Mongo Replication and Replica Sets

This is a write-up of Dwight Merriman's talk on replication and the new replica sets functionality that is coming up in MongoDB. Dwight is the CEO of 10gen, the company behind MongoDB.

If you want to try any of the examples in this section you'll need two copies of mongod running. From Mathias's talk on MongoDB administration we can borrow these two commands:

$ mongod --master --oplogSize 500
$ mongod --slave --source localhost:27017 --port 3000 --dbpath /data/slave


Replication in MongoDB is asynchronous master---slave replication. When you first start a slave it does an initial sync, pulling all the databases off the master. Once the slave finishes its initial sync it keeps up to date by reading new data from the oplog.

The --oplogSize option for mongod is important as it controls the number of writes that can be buffered in replication. It defaults to 5% of disk space. Bigger is generally better; there are no performance penalties involved in having a large oplog.

If your oplog file isn't big enough your slave could miss some data. Rather than being stored in a file on disk, the oplog is stored in the local database (which means that it won't be replicated).

You can connect to your slave from the a mongo console connected to the master with connect():

slave = connect('localhost:3000/mydatabase')

From MongoDB 1.5 onwards, you can check how many slaves are connected to your master server like this:

> use local
> db.local.$main.findOne()  # returns events
> db.local.slaves.find()

On the slave you can run this to see information about the master server (works in 1.4 onwards):

> use local
> db.sources.find()

You can find out whether your oplog is big enough by running this command on your master:

> db.printReplicationInfo()

You can see how long it was since the slave last synced by running this command on the slave:

> db.printSlaveReplicationInfo()

Replication works fine over unreliable connections (e.g. the Internet).

So how do you configure your masters and slaves? However you like. One slave server can run multiple copies of mongodb in order to copy data from multiple live servers. One master server can be backed up by multiple slaves; it's up to you.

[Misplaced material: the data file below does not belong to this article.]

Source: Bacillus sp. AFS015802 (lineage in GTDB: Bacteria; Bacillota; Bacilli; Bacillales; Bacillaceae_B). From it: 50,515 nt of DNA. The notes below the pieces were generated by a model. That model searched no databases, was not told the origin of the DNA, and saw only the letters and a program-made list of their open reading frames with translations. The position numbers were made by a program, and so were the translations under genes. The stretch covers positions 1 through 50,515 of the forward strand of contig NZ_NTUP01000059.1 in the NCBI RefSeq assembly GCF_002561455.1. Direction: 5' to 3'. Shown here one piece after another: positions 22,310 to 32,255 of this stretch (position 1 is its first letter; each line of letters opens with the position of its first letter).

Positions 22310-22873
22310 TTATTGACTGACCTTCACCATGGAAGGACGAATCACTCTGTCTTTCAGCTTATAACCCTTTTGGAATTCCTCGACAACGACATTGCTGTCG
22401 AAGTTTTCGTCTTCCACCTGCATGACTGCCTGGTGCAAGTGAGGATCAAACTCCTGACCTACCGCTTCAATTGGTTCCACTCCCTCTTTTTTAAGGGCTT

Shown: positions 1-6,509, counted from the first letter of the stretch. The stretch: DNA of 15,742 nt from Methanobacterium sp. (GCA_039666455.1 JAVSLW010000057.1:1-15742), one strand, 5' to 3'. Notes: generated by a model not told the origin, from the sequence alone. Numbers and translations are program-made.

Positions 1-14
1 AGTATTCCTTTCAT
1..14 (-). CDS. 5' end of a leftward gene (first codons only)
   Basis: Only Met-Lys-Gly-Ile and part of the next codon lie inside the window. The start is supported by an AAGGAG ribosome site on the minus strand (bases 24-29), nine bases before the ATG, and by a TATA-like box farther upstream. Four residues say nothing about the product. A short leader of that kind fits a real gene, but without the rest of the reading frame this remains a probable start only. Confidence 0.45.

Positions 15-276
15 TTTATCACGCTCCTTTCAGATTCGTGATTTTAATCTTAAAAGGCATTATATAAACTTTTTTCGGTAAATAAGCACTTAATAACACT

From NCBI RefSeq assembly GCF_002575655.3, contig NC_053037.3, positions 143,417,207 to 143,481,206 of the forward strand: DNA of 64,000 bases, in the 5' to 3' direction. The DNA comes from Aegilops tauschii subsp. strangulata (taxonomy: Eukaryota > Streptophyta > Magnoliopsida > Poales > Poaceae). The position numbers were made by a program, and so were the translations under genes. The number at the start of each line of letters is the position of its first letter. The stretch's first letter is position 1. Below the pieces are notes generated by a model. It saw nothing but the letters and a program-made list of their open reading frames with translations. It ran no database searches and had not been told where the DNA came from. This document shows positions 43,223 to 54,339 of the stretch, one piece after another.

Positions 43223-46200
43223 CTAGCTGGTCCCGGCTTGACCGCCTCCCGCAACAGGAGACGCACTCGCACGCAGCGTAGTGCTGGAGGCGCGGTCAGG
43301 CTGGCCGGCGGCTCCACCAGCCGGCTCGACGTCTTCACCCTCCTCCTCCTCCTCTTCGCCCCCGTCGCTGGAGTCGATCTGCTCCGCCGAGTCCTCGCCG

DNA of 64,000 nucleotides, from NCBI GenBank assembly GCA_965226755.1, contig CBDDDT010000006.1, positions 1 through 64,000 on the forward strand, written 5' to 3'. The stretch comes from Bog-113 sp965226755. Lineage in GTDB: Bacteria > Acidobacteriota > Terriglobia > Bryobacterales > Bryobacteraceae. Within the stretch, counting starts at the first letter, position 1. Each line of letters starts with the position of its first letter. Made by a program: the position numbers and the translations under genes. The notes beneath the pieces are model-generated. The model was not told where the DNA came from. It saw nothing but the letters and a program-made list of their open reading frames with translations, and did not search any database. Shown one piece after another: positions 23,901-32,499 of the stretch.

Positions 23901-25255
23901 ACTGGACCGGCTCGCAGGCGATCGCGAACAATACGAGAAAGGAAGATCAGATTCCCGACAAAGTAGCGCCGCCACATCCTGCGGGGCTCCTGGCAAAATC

Replica sets

Replica sets are new, and will be coming out next month. They're similar to replica pairs, only much better.

A replica set is a cluster of multiple servers. All writes go to the "primary" server. Reads can be to a primary or a secondary (if you don't mind if a read doesn't reflect your most recent write). The members of a replica set are essentially peers; any node can serve as the primary.

The primary server is chosen through an election. If the primary server goes down the members of the set will automatically elect a new one.

Replica set design concepts

  1. A write is only truly committed once it has replicated to the majority of servers in the set. We can wait for confirmation of this with getlasterror.
  2. Writes which are committed at the master of the set may be visible before the true cluster-wide commit has cocurred.
  3. On failover of the primary, any data which hasn't been replicated from the primary is dropped (hence 1).

If the primary dies and later comes back on line it may have received data just before it died that wasn't replicated to any other members of the set. This data is never merged back; merging conflicts is complicated, often involves manual intervention. Typically, we just don't want to have to deal with it.

If this would be a problem for your application you can make a call to getlasterror() to specify how many servers your data must be written to before your application is allowed to proceed (see the MongoDB replication documentation for more details).

So what happens when the old primary comes back online? A new primary will already have been elected while it was down (the member with the freshest data will have won the election). The old primary will go into a "recovering" state, when it will roll back to the last known good state and then replicate changes that have occurred since it went down.

The configuration for a replica set is a JSON object that specifies which hosts are members of the set (you can find example configuration in the docs, or in Dwight's slides). Pass the config to the server like this:

> use admin
> db.runCommand({replSetInitiate: cfg})

When you start mongod you can seed the list of hostnames on the command line:

$ mongod --replSet setname/host1,host2

Check the status of your set with the {replSetGetStatus: 1} command, or check http://localhost:28017/replSetGetStatus?text via HTTP.

Connecting to a replica set

When an application tries to talk to a primary member that has gone down it will get an error (e.g. a socket error), at which point it will then need to try and find out which member it should talk to. Language drivers will be updated to handle this, so application developers shouldn't need to worry about it. mongos will also handle it transparently.

Applications don't need to know the names of all the machines in your replica set; they only needs to know which server is the primary. The language drivers should learn the other members of the set on your behalf, and automatically switch to other members as required. If you need to guarantee consistent reads then you should pass an argument through to the language binding/client driver.


It was a very interesting introduction to the upcoming replica sets functionality. These notes don't really come close to capturing the full details; if you want to give Replica Sets a try see the MongoDB Replica Sets documentation.

Dwight's slides are online. He's @dmerr on Twitter.

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